If you are a Thai Massage instructor and you would want to get your Thai Massage training courses or workshops accredited, you will need to dive rather deeply into the applicable regulation in the country you practice or will practice.
Moreover, be aware that getting one or more of your trainings accredited, doesn’t automatically mean they will be of the same legal value if you teach them in other countries or even in other states within your own country.
Now, training course, workshop, or education accreditation is most of the time done by an “accrediting organization” which is appointed by a country’s or state’s government. It’s often a Ministry of Education or — if a training course is in the health-sphere — a Ministry of Public Health that appoints or accepts accrediting organizations. The appointed accrediting organization then acts as a kind of subsidiary of the government.
For you as a Thai Massage teacher to become accredited means that your organization, you, your training courses and/or workshops need to be recognized officially by an accrediting organization as having met the qualifications for performing a particular activity or job.
The accrediting organization will then issue a certificate, labeling and registering you as an accredited “Certified Practitioner,” “Certified Instructor,” or “Certified School,” and so on.
Mind that the requirements to become a so-called “Approved Training Provider” or “Accredited Training Provider” are often quite rigorous or, if not, at least rather laborious. Think of stuff like having a college degree, having a certain number of years therapist and/or teaching experience, handing in extensive course documentation, such as course descriptions, learning outcomes, course outline, student references, and so on.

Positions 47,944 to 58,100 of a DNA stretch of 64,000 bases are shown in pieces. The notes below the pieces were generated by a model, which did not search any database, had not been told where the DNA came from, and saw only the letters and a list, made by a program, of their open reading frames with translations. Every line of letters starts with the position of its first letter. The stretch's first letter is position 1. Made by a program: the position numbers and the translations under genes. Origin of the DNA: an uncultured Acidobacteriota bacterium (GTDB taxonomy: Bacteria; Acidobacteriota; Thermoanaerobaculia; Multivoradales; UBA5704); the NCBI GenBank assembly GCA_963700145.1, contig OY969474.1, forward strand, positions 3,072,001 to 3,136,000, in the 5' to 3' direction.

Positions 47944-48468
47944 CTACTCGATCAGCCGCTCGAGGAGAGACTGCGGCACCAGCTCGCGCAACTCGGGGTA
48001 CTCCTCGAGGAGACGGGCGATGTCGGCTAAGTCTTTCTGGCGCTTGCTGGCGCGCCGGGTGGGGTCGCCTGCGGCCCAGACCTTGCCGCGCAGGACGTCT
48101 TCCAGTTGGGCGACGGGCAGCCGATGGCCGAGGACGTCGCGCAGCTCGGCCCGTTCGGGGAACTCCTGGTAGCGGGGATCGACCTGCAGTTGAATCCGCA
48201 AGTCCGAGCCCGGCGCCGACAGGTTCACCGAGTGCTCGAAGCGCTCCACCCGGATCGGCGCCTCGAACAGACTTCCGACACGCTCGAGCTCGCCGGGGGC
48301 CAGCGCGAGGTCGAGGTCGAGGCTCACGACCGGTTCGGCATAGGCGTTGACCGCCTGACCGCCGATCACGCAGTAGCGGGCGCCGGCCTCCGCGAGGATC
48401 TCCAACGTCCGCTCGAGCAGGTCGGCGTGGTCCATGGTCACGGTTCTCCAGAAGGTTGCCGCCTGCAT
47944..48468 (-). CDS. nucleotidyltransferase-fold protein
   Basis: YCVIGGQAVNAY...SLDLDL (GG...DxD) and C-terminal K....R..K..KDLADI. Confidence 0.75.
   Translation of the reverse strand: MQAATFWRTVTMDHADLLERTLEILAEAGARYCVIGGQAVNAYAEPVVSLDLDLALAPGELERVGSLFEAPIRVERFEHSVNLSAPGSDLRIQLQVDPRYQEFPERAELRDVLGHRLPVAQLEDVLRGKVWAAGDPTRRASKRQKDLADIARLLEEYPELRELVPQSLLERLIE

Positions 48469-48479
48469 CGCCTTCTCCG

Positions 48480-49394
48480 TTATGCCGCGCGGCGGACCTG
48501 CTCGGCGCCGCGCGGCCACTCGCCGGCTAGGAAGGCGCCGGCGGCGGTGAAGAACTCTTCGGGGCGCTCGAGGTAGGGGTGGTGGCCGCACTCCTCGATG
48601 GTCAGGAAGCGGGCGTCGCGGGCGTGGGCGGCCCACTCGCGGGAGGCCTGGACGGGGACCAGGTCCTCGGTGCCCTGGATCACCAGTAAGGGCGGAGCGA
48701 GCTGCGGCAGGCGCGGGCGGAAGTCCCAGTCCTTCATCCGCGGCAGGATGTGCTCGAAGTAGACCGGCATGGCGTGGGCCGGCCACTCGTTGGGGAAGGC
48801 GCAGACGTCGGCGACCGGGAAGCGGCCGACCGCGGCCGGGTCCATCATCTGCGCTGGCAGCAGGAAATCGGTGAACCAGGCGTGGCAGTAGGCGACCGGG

It all depends, and some requirements are rather or-or and not and-and, so you will need to inquire meticulously what would be the case for you.
Obtaining the status of accredited school or teacher can be of utmost importance to get new or keep existing Thai Massage students.
Certainly, not all students want or need an accredited certification of the courses followed, but a part of those students that want to enroll for your trainings do that because of Continuing Education requirements (meaning they are already therapists and are legally obliged to stay up-to-date) or because they have a certain career path figured out for themselves.
And, what’s more, is that, in some countries or states, an instructor is not even allowed to teach Thai Massage legally if he or she is not certified as a massage therapist or teacher by an accrediting organization.
For what it is, it all depends on where you would want to teach, and accreditation can be of almost no importance, or by contrast, absolutely indispensable before being able to establish yourself as a Thai Massage instructor.